Reading Nahum–Malachi: A Literary and Theological Commentary
Macon, GA: Smyth & Helwys, 2016 pp. xx + 276. $33.00
Reading the Old Testament
Description: Nahum-Malachi, the last six books of the Christian Old Testament, span the period from the end of the Assyrian empire in the 7th century BCE to the fall of the Neo-Babylonian Empire and the emergence of Persia in the 5th century BCE. But these books also have a collective identity as the latter half of the Book of the Twelve-the ancient Jewish and Christian designation for the so-called "minor" prophets. This commentary maintains a balance between reading each of these six books in its own historical and social setting and considering the interrelationships and canonical functions of these books within the Book of the Twelve as a whole. Jesus ben Sirach wrote that "the Twelve Prophets . . . comforted the people of Jacob and delivered them with confident hope" (Sir 49:10). This commentary, following ben Sirach, proposes that the theme of the Book of the Twelve is a comforting word of hope and deliverance.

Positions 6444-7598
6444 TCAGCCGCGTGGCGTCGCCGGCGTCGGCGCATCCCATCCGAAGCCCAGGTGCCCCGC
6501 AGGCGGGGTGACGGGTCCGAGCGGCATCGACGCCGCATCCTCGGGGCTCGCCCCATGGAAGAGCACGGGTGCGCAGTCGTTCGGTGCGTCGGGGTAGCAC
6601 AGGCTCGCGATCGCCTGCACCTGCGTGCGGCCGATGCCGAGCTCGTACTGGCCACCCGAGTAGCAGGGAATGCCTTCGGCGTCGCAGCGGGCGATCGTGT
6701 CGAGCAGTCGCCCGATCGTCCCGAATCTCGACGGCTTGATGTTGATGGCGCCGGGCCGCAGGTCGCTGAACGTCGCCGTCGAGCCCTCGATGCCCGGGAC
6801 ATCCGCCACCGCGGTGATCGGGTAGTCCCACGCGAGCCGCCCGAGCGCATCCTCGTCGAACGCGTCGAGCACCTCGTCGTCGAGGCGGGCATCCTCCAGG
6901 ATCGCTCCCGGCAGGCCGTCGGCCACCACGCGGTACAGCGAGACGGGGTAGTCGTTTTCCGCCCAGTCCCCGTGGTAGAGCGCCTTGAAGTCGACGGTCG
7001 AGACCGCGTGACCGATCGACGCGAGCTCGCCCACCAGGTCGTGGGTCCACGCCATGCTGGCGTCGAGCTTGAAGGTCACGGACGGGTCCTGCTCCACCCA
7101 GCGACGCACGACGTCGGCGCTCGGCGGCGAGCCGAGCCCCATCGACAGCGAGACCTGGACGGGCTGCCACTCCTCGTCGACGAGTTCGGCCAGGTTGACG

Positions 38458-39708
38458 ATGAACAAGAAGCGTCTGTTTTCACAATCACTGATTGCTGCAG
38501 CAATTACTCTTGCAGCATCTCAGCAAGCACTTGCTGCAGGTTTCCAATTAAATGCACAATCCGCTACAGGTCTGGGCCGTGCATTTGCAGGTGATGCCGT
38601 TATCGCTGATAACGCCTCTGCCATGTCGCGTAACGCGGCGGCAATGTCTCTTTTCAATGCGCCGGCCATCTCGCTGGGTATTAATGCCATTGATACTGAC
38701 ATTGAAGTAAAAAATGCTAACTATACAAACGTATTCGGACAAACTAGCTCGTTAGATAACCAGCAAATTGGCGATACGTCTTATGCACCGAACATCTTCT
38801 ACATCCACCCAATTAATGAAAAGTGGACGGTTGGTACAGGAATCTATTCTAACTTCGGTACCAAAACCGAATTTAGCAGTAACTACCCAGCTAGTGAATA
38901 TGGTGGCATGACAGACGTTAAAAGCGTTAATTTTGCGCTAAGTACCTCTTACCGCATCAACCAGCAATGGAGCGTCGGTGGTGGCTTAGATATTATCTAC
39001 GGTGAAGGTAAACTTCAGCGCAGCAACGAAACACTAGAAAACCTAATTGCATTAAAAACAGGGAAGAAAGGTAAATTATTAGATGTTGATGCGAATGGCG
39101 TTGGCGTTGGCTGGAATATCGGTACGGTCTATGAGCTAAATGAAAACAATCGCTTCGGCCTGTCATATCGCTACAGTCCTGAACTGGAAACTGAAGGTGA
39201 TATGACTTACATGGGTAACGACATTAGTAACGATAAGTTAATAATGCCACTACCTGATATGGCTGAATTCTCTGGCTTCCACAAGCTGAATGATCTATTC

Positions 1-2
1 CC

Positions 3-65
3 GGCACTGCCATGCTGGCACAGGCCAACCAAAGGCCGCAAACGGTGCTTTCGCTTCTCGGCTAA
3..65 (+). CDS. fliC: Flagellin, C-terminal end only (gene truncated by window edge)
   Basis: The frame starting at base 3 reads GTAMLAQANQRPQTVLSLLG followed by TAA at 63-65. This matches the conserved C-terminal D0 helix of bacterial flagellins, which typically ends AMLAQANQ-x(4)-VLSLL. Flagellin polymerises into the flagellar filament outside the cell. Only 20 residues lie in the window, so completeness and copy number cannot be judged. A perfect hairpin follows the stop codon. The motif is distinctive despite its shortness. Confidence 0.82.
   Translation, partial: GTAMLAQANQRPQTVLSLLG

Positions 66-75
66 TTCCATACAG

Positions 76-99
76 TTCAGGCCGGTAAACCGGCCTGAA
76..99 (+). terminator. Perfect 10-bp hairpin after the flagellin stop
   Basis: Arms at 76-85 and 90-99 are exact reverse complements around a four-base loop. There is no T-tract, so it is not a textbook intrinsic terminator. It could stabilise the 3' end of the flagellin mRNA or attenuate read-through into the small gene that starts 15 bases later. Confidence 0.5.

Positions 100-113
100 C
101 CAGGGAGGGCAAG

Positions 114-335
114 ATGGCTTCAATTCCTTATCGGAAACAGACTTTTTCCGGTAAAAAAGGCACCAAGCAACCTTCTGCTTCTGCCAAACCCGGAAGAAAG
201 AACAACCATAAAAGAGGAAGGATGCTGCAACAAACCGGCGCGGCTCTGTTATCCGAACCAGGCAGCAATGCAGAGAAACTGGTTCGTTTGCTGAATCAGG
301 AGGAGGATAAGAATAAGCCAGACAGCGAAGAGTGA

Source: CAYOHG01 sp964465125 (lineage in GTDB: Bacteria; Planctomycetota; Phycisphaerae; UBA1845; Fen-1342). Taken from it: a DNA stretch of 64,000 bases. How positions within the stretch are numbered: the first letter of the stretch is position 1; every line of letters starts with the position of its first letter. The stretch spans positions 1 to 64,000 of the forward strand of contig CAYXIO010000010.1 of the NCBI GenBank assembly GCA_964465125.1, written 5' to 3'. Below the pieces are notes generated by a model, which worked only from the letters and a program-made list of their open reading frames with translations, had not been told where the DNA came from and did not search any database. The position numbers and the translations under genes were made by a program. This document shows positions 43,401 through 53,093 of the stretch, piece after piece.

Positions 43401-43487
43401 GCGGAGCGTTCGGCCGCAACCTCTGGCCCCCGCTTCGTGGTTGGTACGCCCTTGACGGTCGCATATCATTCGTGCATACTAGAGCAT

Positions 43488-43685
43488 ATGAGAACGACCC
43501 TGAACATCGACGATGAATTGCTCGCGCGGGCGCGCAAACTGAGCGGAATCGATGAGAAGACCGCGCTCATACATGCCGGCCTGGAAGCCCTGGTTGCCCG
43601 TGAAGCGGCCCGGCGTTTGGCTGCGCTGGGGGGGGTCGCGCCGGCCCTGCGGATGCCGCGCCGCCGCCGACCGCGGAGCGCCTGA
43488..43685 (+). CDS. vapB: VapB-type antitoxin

Subjects: Bible, Hebrew Bible/Old Testament, Prophetic Literature, Book of the Twelve, Literature, Methods, Literary Approaches, Theological Approaches, Nahum, Habakkuk, Zephaniah, Haggai, Zechariah, Malachi
Review by Michael H. Floyd
Citation: Michael H. Floyd, review of Steven Tuell, Reading Nahum–Malachi: A Literary and Theological Commentary, Review of Biblical Literature [http://www.bookreviews.org] (2016).
Review by Jason Lecureux
Citation: Jason LeCureux, review of Steven Tuell, Reading Nahum–Malachi: A Literary and Theological Commentary, Review of Biblical Literature [http://www.bookreviews.org] (2018).
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